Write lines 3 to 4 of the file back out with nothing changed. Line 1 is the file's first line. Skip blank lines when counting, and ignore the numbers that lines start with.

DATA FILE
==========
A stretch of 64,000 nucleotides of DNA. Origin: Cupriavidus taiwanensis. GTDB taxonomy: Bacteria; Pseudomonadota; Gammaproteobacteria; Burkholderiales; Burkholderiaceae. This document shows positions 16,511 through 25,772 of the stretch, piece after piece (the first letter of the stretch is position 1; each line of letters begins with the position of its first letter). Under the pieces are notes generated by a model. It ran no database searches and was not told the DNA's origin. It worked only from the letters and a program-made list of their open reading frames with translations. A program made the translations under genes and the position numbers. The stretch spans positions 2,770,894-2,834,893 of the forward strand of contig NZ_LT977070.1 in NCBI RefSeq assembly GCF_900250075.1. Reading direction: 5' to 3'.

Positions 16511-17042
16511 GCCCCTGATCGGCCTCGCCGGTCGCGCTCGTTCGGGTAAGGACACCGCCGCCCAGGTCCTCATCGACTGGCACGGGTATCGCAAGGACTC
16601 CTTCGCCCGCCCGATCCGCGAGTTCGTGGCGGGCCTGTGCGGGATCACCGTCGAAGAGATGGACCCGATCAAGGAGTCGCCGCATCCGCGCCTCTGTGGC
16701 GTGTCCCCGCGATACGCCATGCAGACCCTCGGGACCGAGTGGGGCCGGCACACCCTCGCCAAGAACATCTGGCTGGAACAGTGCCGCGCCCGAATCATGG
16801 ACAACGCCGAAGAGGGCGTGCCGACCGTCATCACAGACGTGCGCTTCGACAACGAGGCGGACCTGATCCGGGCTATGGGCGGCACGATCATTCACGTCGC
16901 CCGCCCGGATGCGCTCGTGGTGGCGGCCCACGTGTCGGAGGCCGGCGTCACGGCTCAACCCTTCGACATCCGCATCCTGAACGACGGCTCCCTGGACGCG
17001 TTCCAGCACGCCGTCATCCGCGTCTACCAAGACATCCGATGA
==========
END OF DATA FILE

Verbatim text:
16511 GCCCCTGATCGGCCTCGCCGGTCGCGCTCGTTCGGGTAAGGACACCGCCGCCCAGGTCCTCATCGACTGGCACGGGTATCGCAAGGACTC
16601 CTTCGCCCGCCCGATCCGCGAGTTCGTGGCGGGCCTGTGCGGGATCACCGTCGAAGAGATGGACCCGATCAAGGAGTCGCCGCATCCGCGCCTCTGTGGC